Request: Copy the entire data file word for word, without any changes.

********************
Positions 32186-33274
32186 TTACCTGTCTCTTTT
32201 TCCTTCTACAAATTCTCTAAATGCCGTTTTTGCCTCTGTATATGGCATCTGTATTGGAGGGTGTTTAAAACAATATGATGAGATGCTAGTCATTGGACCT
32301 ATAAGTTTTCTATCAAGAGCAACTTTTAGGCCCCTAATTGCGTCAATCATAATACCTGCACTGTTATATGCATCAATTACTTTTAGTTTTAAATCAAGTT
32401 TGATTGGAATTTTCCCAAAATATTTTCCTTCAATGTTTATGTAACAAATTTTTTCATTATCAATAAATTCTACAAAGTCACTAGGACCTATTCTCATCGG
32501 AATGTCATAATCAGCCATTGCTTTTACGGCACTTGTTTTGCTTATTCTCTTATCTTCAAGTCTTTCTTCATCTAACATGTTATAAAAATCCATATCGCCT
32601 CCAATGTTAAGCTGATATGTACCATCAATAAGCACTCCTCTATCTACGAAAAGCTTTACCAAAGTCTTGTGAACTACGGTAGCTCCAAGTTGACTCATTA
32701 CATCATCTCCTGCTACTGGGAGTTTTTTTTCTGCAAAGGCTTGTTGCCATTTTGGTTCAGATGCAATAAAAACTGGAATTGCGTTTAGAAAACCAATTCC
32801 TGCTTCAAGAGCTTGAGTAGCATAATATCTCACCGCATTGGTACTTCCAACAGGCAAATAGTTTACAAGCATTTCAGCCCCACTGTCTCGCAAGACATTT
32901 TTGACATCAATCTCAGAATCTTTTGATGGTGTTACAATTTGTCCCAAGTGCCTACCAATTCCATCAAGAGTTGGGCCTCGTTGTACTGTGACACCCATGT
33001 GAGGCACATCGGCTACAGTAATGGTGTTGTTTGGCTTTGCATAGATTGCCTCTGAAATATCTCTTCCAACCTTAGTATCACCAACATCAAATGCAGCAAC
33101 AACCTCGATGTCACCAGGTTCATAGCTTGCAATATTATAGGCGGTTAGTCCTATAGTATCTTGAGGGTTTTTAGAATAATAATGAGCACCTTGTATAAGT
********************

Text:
Positions 32186-33274
32186 TTACCTGTCTCTTTT
32201 TCCTTCTACAAATTCTCTAAATGCCGTTTTTGCCTCTGTATATGGCATCTGTATTGGAGGGTGTTTAAAACAATATGATGAGATGCTAGTCATTGGACCT
32301 ATAAGTTTTCTATCAAGAGCAACTTTTAGGCCCCTAATTGCGTCAATCATAATACCTGCACTGTTATATGCATCAATTACTTTTAGTTTTAAATCAAGTT
32401 TGATTGGAATTTTCCCAAAATATTTTCCTTCAATGTTTATGTAACAAATTTTTTCATTATCAATAAATTCTACAAAGTCACTAGGACCTATTCTCATCGG
32501 AATGTCATAATCAGCCATTGCTTTTACGGCACTTGTTTTGCTTATTCTCTTATCTTCAAGTCTTTCTTCATCTAACATGTTATAAAAATCCATATCGCCT
32601 CCAATGTTAAGCTGATATGTACCATCAATAAGCACTCCTCTATCTACGAAAAGCTTTACCAAAGTCTTGTGAACTACGGTAGCTCCAAGTTGACTCATTA
32701 CATCATCTCCTGCTACTGGGAGTTTTTTTTCTGCAAAGGCTTGTTGCCATTTTGGTTCAGATGCAATAAAAACTGGAATTGCGTTTAGAAAACCAATTCC
32801 TGCTTCAAGAGCTTGAGTAGCATAATATCTCACCGCATTGGTACTTCCAACAGGCAAATAGTTTACAAGCATTTCAGCCCCACTGTCTCGCAAGACATTT
32901 TTGACATCAATCTCAGAATCTTTTGATGGTGTTACAATTTGTCCCAAGTGCCTACCAATTCCATCAAGAGTTGGGCCTCGTTGTACTGTGACACCCATGT
33001 GAGGCACATCGGCTACAGTAATGGTGTTGTTTGGCTTTGCATAGATTGCCTCTGAAATATCTCTTCCAACCTTAGTATCACCAACATCAAATGCAGCAAC
33101 AACCTCGATGTCACCAGGTTCATAGCTTGCAATATTATAGGCGGTTAGTCCTATAGTATCTTGAGGGTTTTTAGAATAATAATGAGCACCTTGTATAAGT